By July 5, 2014– Published in on
A clear message from investors as we head into the July 4th Holiday weekend in the United States is that equity markets are poised to continue their march higher. Of the US indices, both the Dow Jones and S&P 500 continue in record territory, and the NASDAQ is just shy of it’s all time record high reached at the heights of the tech bubble in March of 2000. And what continues to give equity markets their buoyancy are the economic reports that continue to depict a American economy set to equalize the negative first quarter of this year.
Every economic release or piece of data put out this week points to the North American economy, particularly stateside bouncing back from that dismal performance in Q1. Auto sales had their best month since 2006, China’s economy continues to exhibit signs of picking up and in turn signalling strong demand for North American goods and services. As a result of this, Dr. Copper has bounced of its recent lows. But of course, the icing on the cake was the June job’s report with American employers adding a healthy 288 thousand positions.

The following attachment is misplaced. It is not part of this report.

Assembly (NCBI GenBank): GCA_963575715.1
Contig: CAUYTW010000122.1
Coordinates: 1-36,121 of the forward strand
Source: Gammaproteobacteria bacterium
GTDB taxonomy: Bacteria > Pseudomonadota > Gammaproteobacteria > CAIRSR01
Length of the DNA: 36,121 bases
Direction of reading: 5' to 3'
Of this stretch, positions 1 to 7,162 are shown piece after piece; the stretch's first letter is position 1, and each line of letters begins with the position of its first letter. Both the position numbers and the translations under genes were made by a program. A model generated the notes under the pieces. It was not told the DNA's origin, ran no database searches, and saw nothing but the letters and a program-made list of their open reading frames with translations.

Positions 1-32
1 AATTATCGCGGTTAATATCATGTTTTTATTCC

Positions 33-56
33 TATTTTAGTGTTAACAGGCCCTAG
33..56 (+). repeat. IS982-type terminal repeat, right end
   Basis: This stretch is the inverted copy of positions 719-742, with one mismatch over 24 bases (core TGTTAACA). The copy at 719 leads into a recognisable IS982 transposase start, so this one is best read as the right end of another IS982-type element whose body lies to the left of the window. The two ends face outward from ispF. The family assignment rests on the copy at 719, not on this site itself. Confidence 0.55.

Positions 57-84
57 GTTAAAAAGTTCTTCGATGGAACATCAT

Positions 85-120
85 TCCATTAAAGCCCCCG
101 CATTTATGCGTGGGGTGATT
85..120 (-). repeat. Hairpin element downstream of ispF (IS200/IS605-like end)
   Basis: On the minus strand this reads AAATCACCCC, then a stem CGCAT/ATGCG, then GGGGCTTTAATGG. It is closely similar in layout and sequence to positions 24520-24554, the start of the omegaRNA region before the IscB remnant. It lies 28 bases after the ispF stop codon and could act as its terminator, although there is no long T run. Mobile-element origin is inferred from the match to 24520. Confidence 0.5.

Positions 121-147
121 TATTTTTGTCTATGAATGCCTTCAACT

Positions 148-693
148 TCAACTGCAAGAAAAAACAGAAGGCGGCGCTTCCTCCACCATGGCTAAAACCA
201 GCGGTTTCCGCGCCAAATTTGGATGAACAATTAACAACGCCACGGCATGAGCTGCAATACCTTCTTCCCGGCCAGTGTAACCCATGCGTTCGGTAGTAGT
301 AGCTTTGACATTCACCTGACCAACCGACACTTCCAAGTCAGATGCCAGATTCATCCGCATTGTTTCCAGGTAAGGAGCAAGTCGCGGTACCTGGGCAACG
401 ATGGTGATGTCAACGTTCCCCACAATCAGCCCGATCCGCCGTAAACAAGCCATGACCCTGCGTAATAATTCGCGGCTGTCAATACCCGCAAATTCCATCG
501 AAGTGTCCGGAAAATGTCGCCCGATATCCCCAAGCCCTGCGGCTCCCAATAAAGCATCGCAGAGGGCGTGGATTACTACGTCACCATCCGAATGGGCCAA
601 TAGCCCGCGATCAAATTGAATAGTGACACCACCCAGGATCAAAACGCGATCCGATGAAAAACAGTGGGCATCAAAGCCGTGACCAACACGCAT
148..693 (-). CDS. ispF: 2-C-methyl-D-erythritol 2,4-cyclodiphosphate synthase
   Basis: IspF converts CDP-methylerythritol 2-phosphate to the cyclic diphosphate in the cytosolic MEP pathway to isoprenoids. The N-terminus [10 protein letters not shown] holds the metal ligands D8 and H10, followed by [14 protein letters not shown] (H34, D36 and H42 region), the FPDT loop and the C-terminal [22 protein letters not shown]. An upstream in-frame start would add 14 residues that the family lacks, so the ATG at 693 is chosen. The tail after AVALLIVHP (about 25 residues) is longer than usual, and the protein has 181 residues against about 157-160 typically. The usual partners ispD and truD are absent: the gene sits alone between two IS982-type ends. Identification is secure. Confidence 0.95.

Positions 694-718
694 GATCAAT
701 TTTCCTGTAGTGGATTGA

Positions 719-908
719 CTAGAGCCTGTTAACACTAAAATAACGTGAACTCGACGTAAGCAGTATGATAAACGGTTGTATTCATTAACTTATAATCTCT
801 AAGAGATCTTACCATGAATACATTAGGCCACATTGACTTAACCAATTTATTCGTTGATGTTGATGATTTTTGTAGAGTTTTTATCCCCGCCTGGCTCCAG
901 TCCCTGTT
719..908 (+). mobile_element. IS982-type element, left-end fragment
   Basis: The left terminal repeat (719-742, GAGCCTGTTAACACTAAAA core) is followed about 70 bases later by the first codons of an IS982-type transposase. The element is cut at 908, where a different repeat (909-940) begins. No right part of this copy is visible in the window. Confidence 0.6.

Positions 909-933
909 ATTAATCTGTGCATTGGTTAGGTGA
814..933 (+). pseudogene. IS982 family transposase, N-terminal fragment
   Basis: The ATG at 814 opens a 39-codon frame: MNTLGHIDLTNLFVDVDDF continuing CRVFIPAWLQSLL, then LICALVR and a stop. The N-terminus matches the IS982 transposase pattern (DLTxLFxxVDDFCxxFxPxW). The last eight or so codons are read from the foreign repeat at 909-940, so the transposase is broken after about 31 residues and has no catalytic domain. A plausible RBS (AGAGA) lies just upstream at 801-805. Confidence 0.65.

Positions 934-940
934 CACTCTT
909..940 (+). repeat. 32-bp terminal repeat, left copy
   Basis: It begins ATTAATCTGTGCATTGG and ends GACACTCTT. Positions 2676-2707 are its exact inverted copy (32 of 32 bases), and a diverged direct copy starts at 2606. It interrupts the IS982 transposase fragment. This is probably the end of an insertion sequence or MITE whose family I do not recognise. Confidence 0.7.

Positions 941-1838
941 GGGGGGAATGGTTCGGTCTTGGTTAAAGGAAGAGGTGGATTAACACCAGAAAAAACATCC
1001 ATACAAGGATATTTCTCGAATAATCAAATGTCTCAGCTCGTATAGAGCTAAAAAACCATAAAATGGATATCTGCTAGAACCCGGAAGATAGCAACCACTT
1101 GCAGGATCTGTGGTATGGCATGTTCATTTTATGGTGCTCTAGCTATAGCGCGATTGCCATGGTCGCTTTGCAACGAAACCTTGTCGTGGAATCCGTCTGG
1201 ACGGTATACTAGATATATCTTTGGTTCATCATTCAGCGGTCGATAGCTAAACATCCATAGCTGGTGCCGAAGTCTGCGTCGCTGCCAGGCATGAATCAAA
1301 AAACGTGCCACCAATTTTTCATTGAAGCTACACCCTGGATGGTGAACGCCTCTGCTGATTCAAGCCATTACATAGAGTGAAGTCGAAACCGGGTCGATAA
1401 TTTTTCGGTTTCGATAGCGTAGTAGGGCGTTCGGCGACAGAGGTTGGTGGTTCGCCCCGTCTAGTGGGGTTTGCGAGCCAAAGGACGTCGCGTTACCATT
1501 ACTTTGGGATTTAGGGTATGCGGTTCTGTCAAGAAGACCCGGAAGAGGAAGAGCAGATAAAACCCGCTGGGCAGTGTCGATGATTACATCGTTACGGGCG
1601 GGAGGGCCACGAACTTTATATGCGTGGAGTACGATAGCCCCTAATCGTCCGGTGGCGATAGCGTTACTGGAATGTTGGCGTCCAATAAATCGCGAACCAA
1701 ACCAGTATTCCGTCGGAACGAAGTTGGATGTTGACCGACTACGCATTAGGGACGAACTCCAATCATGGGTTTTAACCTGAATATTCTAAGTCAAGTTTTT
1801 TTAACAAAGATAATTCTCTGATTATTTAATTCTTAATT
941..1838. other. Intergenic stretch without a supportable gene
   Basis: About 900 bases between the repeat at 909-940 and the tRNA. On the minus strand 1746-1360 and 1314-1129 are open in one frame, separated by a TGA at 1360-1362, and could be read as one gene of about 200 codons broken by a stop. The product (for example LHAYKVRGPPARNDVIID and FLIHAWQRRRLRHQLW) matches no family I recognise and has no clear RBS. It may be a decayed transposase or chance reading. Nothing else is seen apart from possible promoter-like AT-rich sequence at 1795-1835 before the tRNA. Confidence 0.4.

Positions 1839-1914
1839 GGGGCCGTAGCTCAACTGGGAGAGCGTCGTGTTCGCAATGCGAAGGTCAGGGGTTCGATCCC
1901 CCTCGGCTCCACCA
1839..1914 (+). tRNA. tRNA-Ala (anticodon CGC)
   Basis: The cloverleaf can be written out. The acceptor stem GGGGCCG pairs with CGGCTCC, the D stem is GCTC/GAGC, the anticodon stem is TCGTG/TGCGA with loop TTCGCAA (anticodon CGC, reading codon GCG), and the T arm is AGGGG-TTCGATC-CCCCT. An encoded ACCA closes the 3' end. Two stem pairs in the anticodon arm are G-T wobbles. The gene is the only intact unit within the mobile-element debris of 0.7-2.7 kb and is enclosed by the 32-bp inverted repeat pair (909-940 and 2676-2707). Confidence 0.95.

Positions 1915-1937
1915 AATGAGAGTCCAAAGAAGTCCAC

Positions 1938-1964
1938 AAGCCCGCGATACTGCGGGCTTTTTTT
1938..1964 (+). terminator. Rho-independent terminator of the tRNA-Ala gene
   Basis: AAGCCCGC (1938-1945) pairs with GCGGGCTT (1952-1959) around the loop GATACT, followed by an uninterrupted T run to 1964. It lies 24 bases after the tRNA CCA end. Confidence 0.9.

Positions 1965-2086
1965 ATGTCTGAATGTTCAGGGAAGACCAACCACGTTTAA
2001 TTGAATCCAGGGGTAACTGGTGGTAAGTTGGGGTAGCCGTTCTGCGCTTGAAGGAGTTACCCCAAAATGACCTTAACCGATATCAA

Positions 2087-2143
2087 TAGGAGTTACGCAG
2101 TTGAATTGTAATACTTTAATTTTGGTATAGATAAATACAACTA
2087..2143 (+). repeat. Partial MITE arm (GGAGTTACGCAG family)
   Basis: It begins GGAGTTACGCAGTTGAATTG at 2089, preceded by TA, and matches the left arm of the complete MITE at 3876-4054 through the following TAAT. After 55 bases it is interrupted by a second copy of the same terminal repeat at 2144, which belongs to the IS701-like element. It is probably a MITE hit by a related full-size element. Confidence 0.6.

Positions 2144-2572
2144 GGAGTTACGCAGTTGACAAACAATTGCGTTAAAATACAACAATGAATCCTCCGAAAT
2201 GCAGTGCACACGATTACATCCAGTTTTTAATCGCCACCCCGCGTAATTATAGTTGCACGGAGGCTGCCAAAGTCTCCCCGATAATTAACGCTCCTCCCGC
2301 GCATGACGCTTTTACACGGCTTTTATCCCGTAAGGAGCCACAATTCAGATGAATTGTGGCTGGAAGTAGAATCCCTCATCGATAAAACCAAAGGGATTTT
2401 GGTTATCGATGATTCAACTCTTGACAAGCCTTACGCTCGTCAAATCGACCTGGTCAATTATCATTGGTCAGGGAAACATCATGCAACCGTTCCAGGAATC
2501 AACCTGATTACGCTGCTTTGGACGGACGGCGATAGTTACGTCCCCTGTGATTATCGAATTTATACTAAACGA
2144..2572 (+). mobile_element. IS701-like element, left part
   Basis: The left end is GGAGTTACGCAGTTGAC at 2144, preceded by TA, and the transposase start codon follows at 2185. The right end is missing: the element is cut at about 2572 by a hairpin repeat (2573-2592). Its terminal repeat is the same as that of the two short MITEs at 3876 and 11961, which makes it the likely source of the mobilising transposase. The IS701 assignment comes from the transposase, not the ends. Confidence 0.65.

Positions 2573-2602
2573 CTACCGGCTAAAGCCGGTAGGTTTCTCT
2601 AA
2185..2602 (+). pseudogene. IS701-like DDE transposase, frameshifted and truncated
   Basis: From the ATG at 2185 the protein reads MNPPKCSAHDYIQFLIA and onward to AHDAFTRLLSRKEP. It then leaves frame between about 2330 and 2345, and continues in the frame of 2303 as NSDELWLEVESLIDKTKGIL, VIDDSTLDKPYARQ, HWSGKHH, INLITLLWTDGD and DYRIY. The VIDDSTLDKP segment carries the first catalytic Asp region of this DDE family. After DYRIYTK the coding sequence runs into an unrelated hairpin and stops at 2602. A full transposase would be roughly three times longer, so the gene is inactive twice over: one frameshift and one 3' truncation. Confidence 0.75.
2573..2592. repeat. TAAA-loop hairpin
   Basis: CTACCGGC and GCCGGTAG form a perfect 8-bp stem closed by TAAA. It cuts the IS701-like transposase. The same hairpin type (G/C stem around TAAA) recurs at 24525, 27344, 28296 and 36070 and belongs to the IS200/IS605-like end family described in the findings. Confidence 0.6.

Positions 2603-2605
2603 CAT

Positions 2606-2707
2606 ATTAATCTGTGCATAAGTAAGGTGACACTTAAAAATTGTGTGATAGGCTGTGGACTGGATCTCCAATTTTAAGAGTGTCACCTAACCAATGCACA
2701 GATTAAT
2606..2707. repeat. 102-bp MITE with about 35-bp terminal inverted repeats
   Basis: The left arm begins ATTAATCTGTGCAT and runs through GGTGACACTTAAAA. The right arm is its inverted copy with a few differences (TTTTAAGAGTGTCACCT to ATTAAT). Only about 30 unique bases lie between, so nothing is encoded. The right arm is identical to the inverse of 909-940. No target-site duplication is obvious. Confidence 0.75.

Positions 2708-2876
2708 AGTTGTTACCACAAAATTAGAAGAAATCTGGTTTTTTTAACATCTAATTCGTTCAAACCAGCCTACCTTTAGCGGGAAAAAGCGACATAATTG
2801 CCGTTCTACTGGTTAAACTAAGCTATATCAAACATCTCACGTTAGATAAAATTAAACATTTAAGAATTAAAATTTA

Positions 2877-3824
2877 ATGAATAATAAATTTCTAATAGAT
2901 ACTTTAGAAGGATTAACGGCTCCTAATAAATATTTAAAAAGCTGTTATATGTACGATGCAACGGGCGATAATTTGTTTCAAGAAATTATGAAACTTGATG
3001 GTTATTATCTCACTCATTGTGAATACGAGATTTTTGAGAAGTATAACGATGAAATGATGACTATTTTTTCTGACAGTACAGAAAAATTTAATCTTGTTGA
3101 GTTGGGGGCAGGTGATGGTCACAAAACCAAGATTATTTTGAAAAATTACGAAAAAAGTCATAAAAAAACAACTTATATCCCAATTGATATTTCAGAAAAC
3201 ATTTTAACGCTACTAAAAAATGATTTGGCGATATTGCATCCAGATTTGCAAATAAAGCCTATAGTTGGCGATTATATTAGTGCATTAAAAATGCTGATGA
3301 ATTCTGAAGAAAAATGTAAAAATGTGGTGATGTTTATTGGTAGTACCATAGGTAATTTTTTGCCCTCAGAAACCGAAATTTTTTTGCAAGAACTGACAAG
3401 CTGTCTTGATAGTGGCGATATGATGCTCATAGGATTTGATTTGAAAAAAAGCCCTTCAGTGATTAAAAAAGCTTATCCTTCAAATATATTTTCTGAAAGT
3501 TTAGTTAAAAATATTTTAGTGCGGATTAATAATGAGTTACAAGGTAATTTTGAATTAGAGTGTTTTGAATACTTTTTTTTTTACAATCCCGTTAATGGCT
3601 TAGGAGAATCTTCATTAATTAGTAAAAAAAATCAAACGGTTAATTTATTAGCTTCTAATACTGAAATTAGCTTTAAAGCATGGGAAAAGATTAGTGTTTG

It was the job numbers though that continues to be the single most important economic indicator for the markets. The health of the US labour market is the de facto concern for policy makers, and thus will continue to be their focus. This will lead an ultimately more dovish Fed to keep their policy more lenient. And although asset prices are not a direct target of their policy, with the Fed in no rush to raise interest rates, the equity market looks like they will continue to find buyers at these levels.
As BMO Capital Markets Chief Economist Douglas Porter observes, two decades ago the unemployment rate was as well at 6.1 percent, average hourly earnings were growing at 2.5% versus 2.3% today, and the consumer price index was at an annualized rate of 2.3% versus 2.1% today. In 1994, the Fed Funds Rate (their policy tool) was 4 percentage points higher than it is today. Obviously, more goes into what determines the FOMC to raise interest rates; however, this exemplifies they are in no rush to act anytime soon.
And this is what is supporting precious metals, particularly silver which made a tremendous 11% move higher in June. The question becomes whether the resurfaced optimism in the equity space will see downward pressure on the metals. Or (as we saw in June), will a cautious investor continue to question the gains in equities and maintain the bid for gold.